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How a spate of shark attacks in 1916 might predict how the new coronavirus outbreak will affect Trump’s re-election chances

A series of shark attacks off the coast of New Jersey may have dampened the vote for President Woodrow Wilson.The Boston Globe - The Boston Gl/Boston Globe

It’s only a matter of when, not if, the new coronavirus, Covid-19, causes “severe” disruption in the United States, or so said the Centers of Disease Control and Prevention last week. With the first case of infection by “unknown exposure” in California, and the fast rate of spread elsewhere in the world, Americans could be looking at months of school closures, lots of telecommuting, an end to mass gatherings, and a potentially significant number of fatalities in a worst-case scenario.

But what about the potential impact on the nation’s politics? Strangely enough, a look back at what happened when sharks ravaged the coast of New Jersey more than a century ago offers some clues — and those clues don’t bode well for President Trump.


In their 2017 book, “Democracy For Realists: Why Elections Do Not Produce Responsive Government,” two political scientists, Larry M. Bartels and Christopher H. Achen, examined the political impact of a spate of shark attacks in early July 1916 in northern New Jersey that killed several local teenagers.

With sharply declining tourism revenue, and no system in place to prevent shark attacks, local communities turned to the federal government for help. President Woodrow Wilson, who had previously served as governor of New Jersey, convened a Cabinet meeting, but his own Bureau of Fisheries told him there wasn’t much to be done. By the time he mobilized Coast Guard resources to patrol the waters, the sharks had moved on and the fear and controversy had faded.

But local voters, adversely affected by the economic consequences of the attacks, still took their anger out on the president. According to Bartels and Achen’s calculations, in the communities most impacted by the attacks, Wilson underperformed by 10 percentage points.

Ironically, as the authors note, responding to the local issue may have fed the notion that the federal government should have done something to handle the situation.


Now, it should be pointed out two prominent political scientists have raised methodological concerns about the study and questioned whether the impact of the shark attacks on Wilson’s electoral showing was as strong as the authors claimed. But Bartels and Achen stand by their research.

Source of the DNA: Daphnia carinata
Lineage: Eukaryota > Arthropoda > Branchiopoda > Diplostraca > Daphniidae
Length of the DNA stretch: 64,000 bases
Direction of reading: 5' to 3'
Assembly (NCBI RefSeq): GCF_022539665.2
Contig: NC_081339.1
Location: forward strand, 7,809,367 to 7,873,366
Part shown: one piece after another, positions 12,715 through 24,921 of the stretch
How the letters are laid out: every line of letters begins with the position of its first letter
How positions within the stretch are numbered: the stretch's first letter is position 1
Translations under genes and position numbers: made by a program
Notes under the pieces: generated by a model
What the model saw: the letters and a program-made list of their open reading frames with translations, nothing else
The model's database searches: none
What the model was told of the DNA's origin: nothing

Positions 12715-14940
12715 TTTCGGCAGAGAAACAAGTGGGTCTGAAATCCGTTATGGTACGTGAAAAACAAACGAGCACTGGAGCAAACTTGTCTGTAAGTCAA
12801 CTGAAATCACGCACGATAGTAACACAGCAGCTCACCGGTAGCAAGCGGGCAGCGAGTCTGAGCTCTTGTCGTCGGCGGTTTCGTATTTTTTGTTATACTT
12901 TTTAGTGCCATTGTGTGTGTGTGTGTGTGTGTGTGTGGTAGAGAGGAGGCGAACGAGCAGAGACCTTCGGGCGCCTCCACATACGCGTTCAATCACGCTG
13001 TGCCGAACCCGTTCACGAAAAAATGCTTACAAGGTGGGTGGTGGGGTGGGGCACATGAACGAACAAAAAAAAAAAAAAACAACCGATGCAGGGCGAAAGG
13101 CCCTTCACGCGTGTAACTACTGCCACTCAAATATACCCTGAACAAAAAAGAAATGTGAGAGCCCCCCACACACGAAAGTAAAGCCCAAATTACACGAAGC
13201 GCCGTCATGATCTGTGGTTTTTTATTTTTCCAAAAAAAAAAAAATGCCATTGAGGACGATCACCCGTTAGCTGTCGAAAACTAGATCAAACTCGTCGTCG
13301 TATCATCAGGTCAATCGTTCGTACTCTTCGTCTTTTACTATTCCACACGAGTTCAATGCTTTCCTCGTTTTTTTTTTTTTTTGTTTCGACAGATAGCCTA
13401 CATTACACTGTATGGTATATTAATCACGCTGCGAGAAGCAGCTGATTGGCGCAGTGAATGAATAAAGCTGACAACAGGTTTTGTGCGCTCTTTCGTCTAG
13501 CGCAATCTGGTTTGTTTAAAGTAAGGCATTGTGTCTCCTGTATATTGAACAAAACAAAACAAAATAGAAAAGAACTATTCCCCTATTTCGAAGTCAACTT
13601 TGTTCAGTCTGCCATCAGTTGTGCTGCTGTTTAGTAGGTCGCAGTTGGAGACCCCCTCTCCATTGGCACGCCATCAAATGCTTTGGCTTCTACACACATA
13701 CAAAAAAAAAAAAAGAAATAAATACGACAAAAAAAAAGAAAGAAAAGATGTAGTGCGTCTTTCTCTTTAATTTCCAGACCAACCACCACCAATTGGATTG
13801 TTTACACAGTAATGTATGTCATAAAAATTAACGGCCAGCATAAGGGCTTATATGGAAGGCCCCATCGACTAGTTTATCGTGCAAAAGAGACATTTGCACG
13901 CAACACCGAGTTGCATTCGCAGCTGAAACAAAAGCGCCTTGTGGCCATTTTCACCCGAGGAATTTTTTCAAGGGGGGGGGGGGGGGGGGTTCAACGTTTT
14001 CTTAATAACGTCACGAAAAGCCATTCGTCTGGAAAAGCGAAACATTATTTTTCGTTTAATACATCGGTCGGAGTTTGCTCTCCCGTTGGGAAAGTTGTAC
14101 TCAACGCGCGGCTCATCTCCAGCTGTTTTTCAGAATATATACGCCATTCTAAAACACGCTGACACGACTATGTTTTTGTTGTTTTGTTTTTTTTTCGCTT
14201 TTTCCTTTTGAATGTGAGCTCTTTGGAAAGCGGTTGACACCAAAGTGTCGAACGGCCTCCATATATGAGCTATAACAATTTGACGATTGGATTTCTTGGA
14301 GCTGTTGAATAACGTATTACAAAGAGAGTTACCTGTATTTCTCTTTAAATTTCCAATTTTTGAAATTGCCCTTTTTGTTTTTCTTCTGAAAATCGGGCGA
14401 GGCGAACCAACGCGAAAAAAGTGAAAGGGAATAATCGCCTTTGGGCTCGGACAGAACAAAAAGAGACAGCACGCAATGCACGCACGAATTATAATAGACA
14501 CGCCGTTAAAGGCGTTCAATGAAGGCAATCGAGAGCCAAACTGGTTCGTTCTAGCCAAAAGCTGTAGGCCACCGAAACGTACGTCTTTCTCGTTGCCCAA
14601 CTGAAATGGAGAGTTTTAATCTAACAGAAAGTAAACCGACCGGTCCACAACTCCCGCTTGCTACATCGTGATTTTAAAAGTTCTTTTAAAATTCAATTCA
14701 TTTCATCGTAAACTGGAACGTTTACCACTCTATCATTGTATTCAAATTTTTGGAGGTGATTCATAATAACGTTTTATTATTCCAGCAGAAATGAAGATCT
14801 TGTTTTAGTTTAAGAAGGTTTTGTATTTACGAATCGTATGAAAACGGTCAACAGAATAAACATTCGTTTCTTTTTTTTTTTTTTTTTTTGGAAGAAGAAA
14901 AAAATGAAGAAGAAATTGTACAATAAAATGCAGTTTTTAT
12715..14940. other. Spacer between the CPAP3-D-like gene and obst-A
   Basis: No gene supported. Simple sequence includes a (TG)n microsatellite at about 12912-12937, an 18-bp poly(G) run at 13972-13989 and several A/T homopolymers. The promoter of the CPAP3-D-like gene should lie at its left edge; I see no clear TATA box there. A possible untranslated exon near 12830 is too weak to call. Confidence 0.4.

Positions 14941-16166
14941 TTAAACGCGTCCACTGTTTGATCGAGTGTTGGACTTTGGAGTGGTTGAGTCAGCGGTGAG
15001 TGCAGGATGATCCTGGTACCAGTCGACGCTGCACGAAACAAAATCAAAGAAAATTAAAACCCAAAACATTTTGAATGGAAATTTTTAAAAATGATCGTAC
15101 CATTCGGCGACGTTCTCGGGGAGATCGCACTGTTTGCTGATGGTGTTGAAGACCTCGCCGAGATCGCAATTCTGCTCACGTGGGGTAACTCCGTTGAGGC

And they argue the New Jersey case wasn’t a one-off phenomenon. “Voters," they write, "consistently and systematically punish incumbents for conditions beyond their control.” The two authors looked at a century of data on droughts and floods and found that “wet and dry conditions” cost the incumbent party 0.7 percentage points, and extreme “droughts or wet spells” cost them around 1.5 points. They estimate that in 2000, extreme weather conditions cost vice president and Democratic candidate for president Al Gore 2.8 million votes in states that were either “too wet or too dry,” likely costing him the presidency.

So does that mean that if the new coronavirus has a highly disruptive impact on Americans it will hurt Trump politically?

I posed this question to the authors. According to Bartels, when the Spanish Flu, which took the lives of an estimated 50 million people around the world, hit the United States in 1918, the political impact was largely non-existent. The flu received surprisingly little national attention and no one, says Bartels, was complaining, "Why isn’t President Wilson doing more to save people?”

That may seem hard to imagine from a 2020 perspective. But in 1918, there was not a broad expectation that the federal government would get involved in this sort of public health problem. Victims, moreover, were scattered around the country, so connections to the influenza ravaging Europe were not necessarily made. And few public commentators linked the deaths to Wilson’s actions.


Bottom line, Bartels argues, there wasn’t a clear link “between the president and the disaster.”

“In most cases,” Bartels told me, “incumbents do get blamed, whether deserving or not, because someone succeeds in tying the disaster to them.”

The more the new coronavirus outbreak, and the government’s response to it, becomes politicized, the worse things are likely to turn out for Trump. Since Trump has already gone out of his way to blame Democrats and the media for exaggerating the potential impact of the virus, the politicization train appears to have left the station.

Trump’s unsuccessful efforts to minimize the impact of the rapidly spreading virus for fear that panic will negatively affect the economy may backfire spectacularly. Now his actions and response are tied directly to the crisis.

If Covid-19 causes major dislocations, Trump will inevitably pay a price for any resulting economic slowdown, even if blame for the underlying pandemic can hardly be placed at his feet.

But what would compound the political price is if the administration’s response is seen as inadequate. Early indications are that the administration’s lack of preparedness, general incompetence, and past cuts to global health security programs could have precisely that impact.


It goes without saying that no American should be rooting for this to happen. The loss of life, livelihood, and normalcy will take a heavy toll on the lives of ordinary Americans.

Combined with the extraordinary disruption of school closures and Americans being home-bound for weeks or months, coronavirus has the potential to do more to deny Trump a second term than anything that happens on the campaign trail this fall.

Michael A. Cohen’s column appears regularly in the Globe. Follow him on Twitter @speechboy71.